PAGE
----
8 the schematic. So these two signals are compared and a signal which is proportional or which is equal to the air between the two is generated. (Refer Slide Time: 15:36) This is an analog signal as per this configuration. If I want to go for a digital control scheme so I can put over here an A to D converter block. So this A to D converter block gives me a digital signal here which is fed to the computer. So here is the DC motor and here I have the rectifier circuit. Rectifier circuit AC supply here is giving the power to the DC motor. What is the objective of the control scheme? The objective of this control scheme is to control the delivery of the power to the motor depending upon the error between the commanded position and the actual position. In this scheme this is being realized by a silicon control rectifier. Don t worry about the details of the hardware please. The details of the hardware are going to come later. See the feedback structure inherent structure in the control scheme. So you will find that this I can say is SCR trigger control; a suitable circuit for trigger control. Now you can see, depending upon the error I can control the triggering of the silicon control rectifier which in turn is going to control the power supply to the motor and this control signal or this manipulated signal the power to the motor is going to suitably control the torque generated by the motor so as to force omega equal to omega r. If omega r is a time varying signal, in some application you may require the speed as a function of time the controlled system over here is a tracking system and if omega r is a preset value a set point in that particular case this control scheme is a regulator. So both the types of applications and speed control, a regulator system and a tracking system will be taken up at a later stage. 8
9 (Refer Slide Time: 17:39) I think with these applications I hope you might have you would have got the feel of a total feedback structure and how it is used in automatic control systems. We have taken examples from the domestic sector; we have taken examples from the industrial sector. Now I think it is time that we settle down for the details of these systems. To get you the det to give you the details let us look at the basic subsystems we will come across again and again. (Refer Slide Time: 00:19:26 min) The process or the plant equivalent terms; I hope you understand this term very well now, the actuator; these are the terms should be very well understood because they will be repeated quite often; the actuator; recall the function of the actuator please the function of the actuator is simply to change the power level of the control signal to make it compatible to the motor or to the plant. What is the controller? 9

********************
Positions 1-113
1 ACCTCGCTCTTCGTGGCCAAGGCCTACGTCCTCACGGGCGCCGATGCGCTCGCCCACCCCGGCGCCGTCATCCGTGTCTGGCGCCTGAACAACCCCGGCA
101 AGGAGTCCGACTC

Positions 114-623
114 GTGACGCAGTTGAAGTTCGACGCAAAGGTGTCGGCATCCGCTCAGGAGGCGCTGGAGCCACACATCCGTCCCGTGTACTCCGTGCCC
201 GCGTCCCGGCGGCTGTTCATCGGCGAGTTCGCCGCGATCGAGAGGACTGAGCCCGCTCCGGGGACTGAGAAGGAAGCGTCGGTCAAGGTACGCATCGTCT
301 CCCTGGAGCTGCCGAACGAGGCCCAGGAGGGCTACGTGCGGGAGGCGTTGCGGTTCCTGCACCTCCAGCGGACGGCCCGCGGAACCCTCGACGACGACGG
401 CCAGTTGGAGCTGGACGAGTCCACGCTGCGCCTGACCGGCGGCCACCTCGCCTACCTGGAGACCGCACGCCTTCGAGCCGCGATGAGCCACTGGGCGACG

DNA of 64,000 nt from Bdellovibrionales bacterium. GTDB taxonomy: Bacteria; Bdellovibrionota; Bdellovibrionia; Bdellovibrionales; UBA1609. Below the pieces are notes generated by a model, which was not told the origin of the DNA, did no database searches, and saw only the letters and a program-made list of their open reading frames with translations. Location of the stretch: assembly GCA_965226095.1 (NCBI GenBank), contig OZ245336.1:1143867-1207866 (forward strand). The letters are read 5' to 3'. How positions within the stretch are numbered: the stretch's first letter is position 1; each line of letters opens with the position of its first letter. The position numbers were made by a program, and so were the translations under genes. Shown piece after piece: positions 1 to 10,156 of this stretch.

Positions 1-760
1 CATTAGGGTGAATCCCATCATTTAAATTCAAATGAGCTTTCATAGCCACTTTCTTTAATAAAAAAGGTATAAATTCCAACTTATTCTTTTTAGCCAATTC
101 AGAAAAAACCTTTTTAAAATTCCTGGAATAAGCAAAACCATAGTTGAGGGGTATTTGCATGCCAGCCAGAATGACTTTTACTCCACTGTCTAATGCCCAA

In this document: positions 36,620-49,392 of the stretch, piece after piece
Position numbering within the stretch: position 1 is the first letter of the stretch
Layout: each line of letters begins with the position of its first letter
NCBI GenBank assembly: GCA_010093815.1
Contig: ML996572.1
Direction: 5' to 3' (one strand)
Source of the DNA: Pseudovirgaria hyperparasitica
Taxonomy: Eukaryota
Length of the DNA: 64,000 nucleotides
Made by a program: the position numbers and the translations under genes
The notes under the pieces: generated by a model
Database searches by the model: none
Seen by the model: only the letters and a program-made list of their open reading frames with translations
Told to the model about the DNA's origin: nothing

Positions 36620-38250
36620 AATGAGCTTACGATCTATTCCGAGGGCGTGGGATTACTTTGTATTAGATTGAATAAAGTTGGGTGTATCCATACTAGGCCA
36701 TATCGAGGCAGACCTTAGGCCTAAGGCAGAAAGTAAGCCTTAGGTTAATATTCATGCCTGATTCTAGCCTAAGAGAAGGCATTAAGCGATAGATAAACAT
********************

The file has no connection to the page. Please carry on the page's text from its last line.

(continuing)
10 The controller as you have seen consists of basically two subsystems: One: the error detector which compares the command signal or the reference signal with the actual controlled signal and it is going to have a subblock the control logic. i have given you couple of examples. In some systems the control logic for simple proportional logic and in one of the systems particularly that of radar tracking the logic was a proportional plus derivative logic. So you will require a suitable hardware to realize the control logic the proportional logic, proportional plus derivative logic or proportional plus derivative plus integral logic. So, in addition to this the other components are: the sensor which is going to generate a feedback signal so as to make it compatible with the command signal or the reference signal and the error detector has to compare this feedback signal with the reference signal. (Refer Slide Time: 20:40) So now what are these systems? These are the basic systems we will come across. And in a model based design I will require the mathematical model of these subsystems. I will use these mathematical models in the overall configuration to generate a mathematical model of the total feedback control system. So this is the next stage of our discussion. That is, before I take up the mathematical model of the entire control system I will like to concentrate on the mathematical models of these basic subsystems. You will see a common point that all the systems which will come up in our discussion are linear time invariant systems. We will limit our discussion to linear time in variant systems only. So it means I should concentrate on modeling of linear time invariant systems and this is the next phase of our discussion wherein the basic principles, the basic laws of physics for modeling of linear time in variant systems will be taken up. 10
11 (Refer Slide Time: 21:04) Well, I would like to mention here before I take up this that in some course or the other you definitely have come across the modeling of electrical systems, mechanical systems that is the spring mass damper systems or moment of inertia, viscous friction systems, the fluidic systems, the thermal systems. So the basic laws of physics to model these systems are known to you. I can assume this and go ahead with my discussion. But I think it will be appropriate if a quick revision of the basic laws is taken up so that the nomenclature is very well understood the way we are going to take in this particular course. So don t mind the repetition if it is a repetition. So I like to give a quick review of the basic laws of physics as applicable to linear time invariant systems. (Refer Slide Time: 00:22:29 min) I like to classify my discussion this way that the basic laws of physics applied to the systems under consideration will give you a set of differential equations as you know. The differential equations obtained this way may not be directly usable for the purpose of analysis and design. 11